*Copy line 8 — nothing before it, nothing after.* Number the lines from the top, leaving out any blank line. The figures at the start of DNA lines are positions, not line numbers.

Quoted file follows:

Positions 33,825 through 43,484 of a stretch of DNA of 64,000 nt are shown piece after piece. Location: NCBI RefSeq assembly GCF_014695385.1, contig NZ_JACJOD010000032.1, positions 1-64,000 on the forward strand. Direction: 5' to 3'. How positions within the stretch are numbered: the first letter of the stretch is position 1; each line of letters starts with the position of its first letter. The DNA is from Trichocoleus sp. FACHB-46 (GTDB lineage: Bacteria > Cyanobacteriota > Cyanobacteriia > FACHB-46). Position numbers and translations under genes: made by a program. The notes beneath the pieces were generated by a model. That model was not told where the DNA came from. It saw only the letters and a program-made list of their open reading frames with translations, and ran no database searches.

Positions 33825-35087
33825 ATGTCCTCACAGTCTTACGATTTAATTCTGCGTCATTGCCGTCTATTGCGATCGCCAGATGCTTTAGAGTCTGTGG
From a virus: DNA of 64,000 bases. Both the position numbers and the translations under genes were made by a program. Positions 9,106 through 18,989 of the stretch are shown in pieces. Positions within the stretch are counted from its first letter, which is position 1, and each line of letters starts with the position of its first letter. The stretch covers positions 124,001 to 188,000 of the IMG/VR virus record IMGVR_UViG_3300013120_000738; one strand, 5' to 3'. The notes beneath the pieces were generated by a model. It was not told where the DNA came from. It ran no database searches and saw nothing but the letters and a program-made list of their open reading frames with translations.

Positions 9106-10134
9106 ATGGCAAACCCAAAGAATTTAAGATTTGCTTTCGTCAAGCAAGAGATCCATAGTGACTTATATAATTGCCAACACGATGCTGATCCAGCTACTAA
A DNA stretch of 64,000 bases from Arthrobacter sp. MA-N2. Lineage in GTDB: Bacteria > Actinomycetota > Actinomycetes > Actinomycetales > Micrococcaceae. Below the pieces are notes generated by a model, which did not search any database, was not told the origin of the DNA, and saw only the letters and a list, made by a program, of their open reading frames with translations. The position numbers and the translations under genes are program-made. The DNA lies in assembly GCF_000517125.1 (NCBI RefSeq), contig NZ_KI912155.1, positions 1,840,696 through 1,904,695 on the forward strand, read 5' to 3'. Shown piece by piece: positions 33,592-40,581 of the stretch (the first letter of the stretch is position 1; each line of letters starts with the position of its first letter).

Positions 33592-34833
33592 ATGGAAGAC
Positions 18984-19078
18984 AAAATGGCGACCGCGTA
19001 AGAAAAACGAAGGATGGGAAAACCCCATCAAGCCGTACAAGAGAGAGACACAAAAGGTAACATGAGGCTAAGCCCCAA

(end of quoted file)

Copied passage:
Positions 33592-34833